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Connecticut legislative update

James Woulfe, Esq.
The Connecticut Group, LLC

As a result of the pandemic, Connecticut’s 2021 legislative session is operating differently this session. This means that committee meetings—as well as one-on-one meetings with lawmakers—will take place remotely. There are no more walk-and-talk conversations with legislators or staffers as they head from one committee room to another, nor are there opportunities to go to a legislator’s office, or check in with a committee clerk to get information. Communications are limited to video conferencing, phone calls and text messages.

However, despite the differences in how the Capitol operates the General Assembly has pushed ahead. Over 2,000 bills have been introduced this session, and leaders in the state House and state Senate have indicated that they plan to address many significant policy issues. Here is some of the legislation that has been proposed:

  • Legalized sports betting and iGaming: Connecticut might authorize legalized sports betting and iGaming. In an informational hearing held on gaming issues, representatives from Connecticut’s Native American tribes, Sportech, and the Connecticut Lottery softened their stances on resorting to litigation if the gaming framework doesn’t end up exactly as they’d like it.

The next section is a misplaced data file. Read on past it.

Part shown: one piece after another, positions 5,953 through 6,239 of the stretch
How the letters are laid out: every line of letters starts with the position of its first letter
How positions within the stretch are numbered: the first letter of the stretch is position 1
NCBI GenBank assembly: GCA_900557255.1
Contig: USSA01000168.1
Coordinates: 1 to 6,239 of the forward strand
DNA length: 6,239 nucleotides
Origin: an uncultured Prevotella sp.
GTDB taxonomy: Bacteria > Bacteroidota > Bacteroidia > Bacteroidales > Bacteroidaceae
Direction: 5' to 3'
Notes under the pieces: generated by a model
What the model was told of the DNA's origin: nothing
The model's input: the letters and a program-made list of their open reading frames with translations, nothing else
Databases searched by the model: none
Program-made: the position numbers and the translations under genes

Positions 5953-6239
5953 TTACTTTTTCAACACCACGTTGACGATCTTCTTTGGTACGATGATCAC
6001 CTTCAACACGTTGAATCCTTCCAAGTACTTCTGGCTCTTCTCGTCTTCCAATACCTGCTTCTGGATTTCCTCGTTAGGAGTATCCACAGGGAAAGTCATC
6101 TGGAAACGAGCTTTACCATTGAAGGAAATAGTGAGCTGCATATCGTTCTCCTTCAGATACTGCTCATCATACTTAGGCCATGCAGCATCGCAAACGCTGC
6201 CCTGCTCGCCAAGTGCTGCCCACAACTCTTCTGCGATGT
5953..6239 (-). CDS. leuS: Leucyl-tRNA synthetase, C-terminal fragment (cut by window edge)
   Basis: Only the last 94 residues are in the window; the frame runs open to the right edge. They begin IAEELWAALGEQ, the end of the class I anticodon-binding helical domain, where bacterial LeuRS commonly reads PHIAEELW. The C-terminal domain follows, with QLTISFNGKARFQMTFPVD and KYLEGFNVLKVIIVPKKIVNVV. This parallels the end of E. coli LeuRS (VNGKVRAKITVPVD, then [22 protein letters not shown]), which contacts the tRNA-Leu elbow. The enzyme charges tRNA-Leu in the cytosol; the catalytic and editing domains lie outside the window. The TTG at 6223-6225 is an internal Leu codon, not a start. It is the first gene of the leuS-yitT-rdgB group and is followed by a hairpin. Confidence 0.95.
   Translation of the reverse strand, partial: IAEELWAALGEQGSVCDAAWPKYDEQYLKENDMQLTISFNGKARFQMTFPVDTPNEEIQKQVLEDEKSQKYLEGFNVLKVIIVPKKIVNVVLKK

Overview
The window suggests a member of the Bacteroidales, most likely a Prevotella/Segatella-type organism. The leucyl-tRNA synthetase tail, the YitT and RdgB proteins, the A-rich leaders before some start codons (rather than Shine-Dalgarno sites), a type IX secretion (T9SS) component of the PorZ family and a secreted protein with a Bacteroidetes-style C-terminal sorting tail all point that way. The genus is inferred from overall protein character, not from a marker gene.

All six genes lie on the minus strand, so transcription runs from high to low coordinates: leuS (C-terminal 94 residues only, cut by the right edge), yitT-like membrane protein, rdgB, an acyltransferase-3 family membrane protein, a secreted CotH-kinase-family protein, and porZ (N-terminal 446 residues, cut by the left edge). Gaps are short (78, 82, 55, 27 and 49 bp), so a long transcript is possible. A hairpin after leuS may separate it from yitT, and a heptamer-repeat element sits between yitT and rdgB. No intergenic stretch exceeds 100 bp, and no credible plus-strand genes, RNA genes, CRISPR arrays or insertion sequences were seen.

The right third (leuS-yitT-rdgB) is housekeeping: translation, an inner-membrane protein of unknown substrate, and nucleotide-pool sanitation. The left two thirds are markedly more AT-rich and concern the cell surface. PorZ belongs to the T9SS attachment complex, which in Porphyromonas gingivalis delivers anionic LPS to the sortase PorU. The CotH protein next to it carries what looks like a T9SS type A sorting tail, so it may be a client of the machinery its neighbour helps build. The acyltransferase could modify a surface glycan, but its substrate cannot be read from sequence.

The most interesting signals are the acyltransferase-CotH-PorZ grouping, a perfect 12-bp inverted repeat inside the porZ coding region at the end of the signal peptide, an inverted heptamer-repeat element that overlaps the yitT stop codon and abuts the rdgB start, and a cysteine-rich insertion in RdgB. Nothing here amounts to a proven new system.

• Health care reform: Lawmakers have proposed legislation that will re-institute a tax on insurance carriers that was phased out federally, in an effort to provide subsidies to individuals struggling to afford health insurance. Insurance carriers oppose this legislation strongly.
  • Mansion tax: Based on a new proposal being pushed by Senate President Pro Tempore Martin Looney, D-11, individuals who own houses worth more than $500,000, would pay an additional $50-per-year year in taxes. Additionally, those who own houses worth $1 million would pay an extra $400. The funds raised—estimated at $73 million—would be used to reimburse cities for lost tax revenue tied to nontaxable property (e.g., hospitals, universities, nonprofits, and government buildings) within the cities’ limits.

Depending on the committee, the deadline to introduce additional bills is Tuesday, Feb. 16, 2021, or Wednesday, Feb. 17, 2021.  Also, Gov. Ned Lamont is slated to introduce his budget package on Wednesday, Feb. 10, 2021, which likely will include a proposal to legalize recreational marijuana and address the state’s transportation infrastructure issues.